Tennessee is in the market for a new head coach after it parted ways with Butch Jones.

Athletic Director John Currie has started his search for his first football coaching hire at UT.

While speculation runs rampant, here are five candidates Vol fans can dream on in the early part of the search.

Click here for a list of 4 disaster candidates

Les Miles. The former LSU coach has a history of success, including a national championship and two SEC titles, but has been criticized or his in-game clock management and unconventional play calling didn't always work out.  

1. Les Miles (Former LSU coach)

Why he’s a fit: Athletic Director John Currie ideally would pick a candidate with head coaching experience at a Power 5 school, a history of success, and a championship pedigree. Miles checks all those boxes, having won the national championship at Louisiana State in 2007 and two SEC titles.

Miles compiled a 114-34 record in 11-plus seasons at LSU. Under his leadership, the Tigers won 69 percent of their games in the Southeastern Conference.

Coach Miles also mentored two of the best offense-minded coaches in the game right now; both Oklahoma State’s Mike Gundy and Florida State’s Jimbo Fisher served as offensive coordinators under Miles.

Miles played offensive line at Michigan, and cut his teeth in the collegiate coaching ranks by developing o-lineman at his alma mater and Colorado. He even coached tight ends in the professional ranks for the NFL’s Dallas Cowboys. If he were to take the UT job, he would inherit an offensive line that boasts the likes of Trey Smith, Drew Richmond, and LaTrell Bumphus, among others.

Off the field, Miles has a charismatic personality, from his Twitter timeline to his appearances on television as an analyst. He was heavily involved in Baton Rouge’s churches and describes himself as a devout Christian. Knoxville residents would likely be enamored with him.

Why it wouldn’t work: The 63-year-old Miles finished his tenure at LSU with three lackluster seasons, leading to his firing in the middle of the 2016 season.

Miles has been criticized for poor in-game clock management – which led to a loss to Auburn in his final game as coach – and his unconventional play calls that sometimes did not pay off for the Tigers.

His legacy at LSU is marred by the emergence of former Tigers coach Nick Saban at Alabama. LSU failed to catch up to its division rival in the final years of Miles’ tenure. UT administrators likely have taken note and wondered whether Miles can restore Tennessee to its status as an elite program.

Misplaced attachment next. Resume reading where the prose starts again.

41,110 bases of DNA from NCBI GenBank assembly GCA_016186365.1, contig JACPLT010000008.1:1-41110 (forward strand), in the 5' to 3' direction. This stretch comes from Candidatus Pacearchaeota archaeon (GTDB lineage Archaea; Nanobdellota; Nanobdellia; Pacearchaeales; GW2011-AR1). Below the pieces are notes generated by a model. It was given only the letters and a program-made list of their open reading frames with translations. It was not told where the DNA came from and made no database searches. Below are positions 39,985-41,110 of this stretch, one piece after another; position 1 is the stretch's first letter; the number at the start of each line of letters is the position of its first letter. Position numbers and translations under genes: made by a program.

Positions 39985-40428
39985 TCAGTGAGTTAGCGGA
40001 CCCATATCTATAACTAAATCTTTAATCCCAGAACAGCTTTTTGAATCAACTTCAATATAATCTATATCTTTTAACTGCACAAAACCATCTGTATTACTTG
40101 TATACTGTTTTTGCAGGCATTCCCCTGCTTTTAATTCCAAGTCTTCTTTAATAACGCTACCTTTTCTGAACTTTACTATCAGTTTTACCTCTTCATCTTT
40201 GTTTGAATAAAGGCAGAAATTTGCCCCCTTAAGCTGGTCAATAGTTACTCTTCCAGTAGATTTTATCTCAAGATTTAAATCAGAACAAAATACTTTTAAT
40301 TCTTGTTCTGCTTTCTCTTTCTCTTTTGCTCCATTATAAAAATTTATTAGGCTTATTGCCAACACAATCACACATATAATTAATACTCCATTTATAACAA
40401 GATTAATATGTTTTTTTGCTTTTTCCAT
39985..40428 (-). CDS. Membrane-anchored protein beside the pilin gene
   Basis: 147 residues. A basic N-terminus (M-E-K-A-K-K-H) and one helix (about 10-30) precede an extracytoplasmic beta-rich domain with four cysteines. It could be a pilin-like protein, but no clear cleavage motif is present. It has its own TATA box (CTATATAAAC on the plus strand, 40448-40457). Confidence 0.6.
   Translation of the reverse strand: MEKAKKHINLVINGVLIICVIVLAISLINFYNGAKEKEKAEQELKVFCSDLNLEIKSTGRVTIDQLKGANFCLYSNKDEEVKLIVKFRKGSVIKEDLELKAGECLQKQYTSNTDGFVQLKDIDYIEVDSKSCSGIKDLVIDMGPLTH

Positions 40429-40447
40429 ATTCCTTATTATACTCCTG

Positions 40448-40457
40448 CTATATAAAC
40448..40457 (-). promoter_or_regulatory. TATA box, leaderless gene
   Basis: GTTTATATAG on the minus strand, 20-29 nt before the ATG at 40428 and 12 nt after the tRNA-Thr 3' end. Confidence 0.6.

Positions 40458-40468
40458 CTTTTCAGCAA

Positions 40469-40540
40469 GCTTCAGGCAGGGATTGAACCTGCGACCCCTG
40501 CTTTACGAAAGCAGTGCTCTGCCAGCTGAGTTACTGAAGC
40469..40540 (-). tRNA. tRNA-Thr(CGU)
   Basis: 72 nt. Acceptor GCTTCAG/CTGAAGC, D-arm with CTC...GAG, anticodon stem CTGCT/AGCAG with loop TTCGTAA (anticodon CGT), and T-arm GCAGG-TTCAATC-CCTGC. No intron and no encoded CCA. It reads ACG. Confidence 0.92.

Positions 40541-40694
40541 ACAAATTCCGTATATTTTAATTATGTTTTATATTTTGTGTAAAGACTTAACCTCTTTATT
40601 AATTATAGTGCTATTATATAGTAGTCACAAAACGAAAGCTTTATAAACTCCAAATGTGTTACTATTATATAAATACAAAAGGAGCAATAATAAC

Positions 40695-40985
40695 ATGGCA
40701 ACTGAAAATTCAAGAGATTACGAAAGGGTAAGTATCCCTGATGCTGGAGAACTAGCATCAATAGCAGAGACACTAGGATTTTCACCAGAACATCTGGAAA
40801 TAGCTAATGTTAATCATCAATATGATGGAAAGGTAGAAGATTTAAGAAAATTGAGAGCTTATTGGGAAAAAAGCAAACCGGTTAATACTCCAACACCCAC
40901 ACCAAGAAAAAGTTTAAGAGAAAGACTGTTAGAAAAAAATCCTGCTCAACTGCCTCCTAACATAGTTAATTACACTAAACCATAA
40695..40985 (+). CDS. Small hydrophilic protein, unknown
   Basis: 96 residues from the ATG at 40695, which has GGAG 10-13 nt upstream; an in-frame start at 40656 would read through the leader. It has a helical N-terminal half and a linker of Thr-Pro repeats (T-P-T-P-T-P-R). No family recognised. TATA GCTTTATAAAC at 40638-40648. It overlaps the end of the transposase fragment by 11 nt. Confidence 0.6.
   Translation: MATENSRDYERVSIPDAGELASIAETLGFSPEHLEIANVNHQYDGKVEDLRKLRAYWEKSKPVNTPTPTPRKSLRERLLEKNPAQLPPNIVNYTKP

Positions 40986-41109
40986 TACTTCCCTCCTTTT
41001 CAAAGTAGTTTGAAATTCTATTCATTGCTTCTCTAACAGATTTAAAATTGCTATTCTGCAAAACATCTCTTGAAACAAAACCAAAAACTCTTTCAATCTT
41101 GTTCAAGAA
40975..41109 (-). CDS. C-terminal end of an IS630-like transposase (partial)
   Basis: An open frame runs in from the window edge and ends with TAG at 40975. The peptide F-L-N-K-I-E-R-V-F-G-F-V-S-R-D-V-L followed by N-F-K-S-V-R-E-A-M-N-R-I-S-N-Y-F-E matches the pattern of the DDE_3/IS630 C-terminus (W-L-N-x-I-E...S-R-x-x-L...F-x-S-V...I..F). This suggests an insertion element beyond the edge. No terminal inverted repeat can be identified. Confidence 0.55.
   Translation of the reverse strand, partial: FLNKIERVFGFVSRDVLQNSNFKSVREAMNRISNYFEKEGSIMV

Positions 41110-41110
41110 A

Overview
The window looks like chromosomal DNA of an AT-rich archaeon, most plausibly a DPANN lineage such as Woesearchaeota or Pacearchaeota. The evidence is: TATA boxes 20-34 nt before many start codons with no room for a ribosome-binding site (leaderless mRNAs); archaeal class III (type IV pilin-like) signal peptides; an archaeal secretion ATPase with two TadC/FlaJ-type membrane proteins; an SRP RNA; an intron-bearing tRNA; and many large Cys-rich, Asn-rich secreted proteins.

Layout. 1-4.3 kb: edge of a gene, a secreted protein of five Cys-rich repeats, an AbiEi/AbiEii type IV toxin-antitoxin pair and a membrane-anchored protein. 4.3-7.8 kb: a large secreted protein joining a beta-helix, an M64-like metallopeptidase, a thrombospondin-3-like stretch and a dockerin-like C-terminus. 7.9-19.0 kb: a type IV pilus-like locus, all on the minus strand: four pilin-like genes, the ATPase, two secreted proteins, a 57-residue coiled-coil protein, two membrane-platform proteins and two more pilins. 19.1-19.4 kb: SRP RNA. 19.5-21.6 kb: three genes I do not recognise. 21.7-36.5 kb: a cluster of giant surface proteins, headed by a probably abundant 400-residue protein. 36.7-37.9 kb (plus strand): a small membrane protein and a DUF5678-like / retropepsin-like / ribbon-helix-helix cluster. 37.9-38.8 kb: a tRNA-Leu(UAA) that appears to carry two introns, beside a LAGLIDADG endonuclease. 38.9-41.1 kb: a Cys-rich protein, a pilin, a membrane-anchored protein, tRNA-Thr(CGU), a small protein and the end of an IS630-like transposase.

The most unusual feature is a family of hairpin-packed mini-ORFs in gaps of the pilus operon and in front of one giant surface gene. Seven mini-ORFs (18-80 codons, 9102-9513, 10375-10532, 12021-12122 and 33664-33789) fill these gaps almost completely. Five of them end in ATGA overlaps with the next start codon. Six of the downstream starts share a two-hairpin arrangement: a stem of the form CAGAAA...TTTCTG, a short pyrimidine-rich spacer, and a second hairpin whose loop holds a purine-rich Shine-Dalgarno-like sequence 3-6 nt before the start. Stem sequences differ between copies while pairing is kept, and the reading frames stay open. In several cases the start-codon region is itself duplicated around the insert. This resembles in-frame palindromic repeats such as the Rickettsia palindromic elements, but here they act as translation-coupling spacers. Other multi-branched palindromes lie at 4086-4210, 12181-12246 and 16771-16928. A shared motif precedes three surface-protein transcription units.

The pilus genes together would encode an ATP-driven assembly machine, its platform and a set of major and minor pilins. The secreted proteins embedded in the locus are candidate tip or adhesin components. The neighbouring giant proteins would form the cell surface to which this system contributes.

January 1, 2017; Santa Clara, CA, USA; San Francisco 49ers head coach Chip Kelly looks on during the fourth quarter against the Seattle Seahawks at Levi's Stadium. The Seahawks defeated the 49ers 25-23. Mandatory Credit: Kyle Terada-USA TODAY Sports

2. Chip Kelly, Former Oregon Ducks coach (also, Philadelphia Eagles and San Francisco 49ers)

Why he’s a fit: Kelly led the Pac-12’s Oregon Ducks to its best stretch in program history from 2009-2012. He left with a 46-7 record (33-3 in conference play).

He was an appearance in the national championship game under his belt, with three conference titles under his belt. He also posted a 26-21 record at the helm of the NFL’s Philadelphia Eagles.

Coach Kelly mentored Mark Helfrich, who succeeded him as Oregon’s head coach and was linked to Tennessee’s offensive coordinator vacancy prior to 2016’s Music City Bowl. Central Florida’s Scott Frost, who some have pegged as an outside candidate for the Tennessee job, served as wide receivers coach under Kelly.

Kelly keeps quiet about his life outside of football, but the few stories out there paint him as a generous, under-the-radar personality.

Why it wouldn’t work: Kelly stepped aside from coaching after a poor season in San Francisco, where the 49ers finished 2016 with a 2-14 record.

Kelly notoriously has a disdain for recruiting, which could be problematic if Tennessee were to suddenly lose commits and key players to its team in the wake of Jones’ departure.

Even more troubling is the show-cause penalty the NCAA gave Kelly as he was leaving the Oregon program. Tennessee may not want to inherit any of the baggage that comes with it.

Minnesota Golden Gophers head coach P.J. Fleck celebrates with wide receiver Tyler Johnson (6) after a touchdown in the first half against the Maryland Terrapins at TCF Bank Stadium. Mandatory Credit: Jesse Johnson-USA TODAY Sports

3. P.J. Fleck, Minnesota Golden Gophers

Why he’s a fit: One of college football’s rising stars, the 36-year-old Fleck skyrocketed among the coaching ranks for his work at Western Michigan. Fleck led the Broncos to an undefeated regular season in 2016 and their first Cotton Bowl Classic appearance, finishing 13-1 and No. 15 in the AP Poll. A team from the Mid-American Conference, ranked 15th in the nation. That’s incredible.